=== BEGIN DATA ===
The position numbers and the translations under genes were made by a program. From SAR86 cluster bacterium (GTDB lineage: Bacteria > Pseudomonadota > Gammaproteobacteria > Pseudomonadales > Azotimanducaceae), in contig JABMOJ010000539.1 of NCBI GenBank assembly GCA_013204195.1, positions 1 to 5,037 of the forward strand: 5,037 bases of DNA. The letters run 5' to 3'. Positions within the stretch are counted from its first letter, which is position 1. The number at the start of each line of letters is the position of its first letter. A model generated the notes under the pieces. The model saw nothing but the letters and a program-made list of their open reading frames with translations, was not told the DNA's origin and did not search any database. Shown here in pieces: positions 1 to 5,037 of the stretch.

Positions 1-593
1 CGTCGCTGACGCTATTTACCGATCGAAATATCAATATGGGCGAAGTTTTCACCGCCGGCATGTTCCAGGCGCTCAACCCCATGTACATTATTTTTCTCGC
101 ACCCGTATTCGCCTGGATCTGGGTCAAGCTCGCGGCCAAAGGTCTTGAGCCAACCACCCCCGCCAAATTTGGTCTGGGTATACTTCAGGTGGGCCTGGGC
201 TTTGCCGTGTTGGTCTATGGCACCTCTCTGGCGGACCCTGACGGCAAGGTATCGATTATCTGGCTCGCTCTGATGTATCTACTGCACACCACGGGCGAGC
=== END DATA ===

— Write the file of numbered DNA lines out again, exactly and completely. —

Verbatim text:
The position numbers and the translations under genes were made by a program. From SAR86 cluster bacterium (GTDB lineage: Bacteria > Pseudomonadota > Gammaproteobacteria > Pseudomonadales > Azotimanducaceae), in contig JABMOJ010000539.1 of NCBI GenBank assembly GCA_013204195.1, positions 1 to 5,037 of the forward strand: 5,037 bases of DNA. The letters run 5' to 3'. Positions within the stretch are counted from its first letter, which is position 1. The number at the start of each line of letters is the position of its first letter. A model generated the notes under the pieces. The model saw nothing but the letters and a program-made list of their open reading frames with translations, was not told the DNA's origin and did not search any database. Shown here in pieces: positions 1 to 5,037 of the stretch.

Positions 1-593
1 CGTCGCTGACGCTATTTACCGATCGAAATATCAATATGGGCGAAGTTTTCACCGCCGGCATGTTCCAGGCGCTCAACCCCATGTACATTATTTTTCTCGC
101 ACCCGTATTCGCCTGGATCTGGGTCAAGCTCGCGGCCAAAGGTCTTGAGCCAACCACCCCCGCCAAATTTGGTCTGGGTATACTTCAGGTGGGCCTGGGC
201 TTTGCCGTGTTGGTCTATGGCACCTCTCTGGCGGACCCTGACGGCAAGGTATCGATTATCTGGCTCGCTCTGATGTATCTACTGCACACCACGGGCGAGC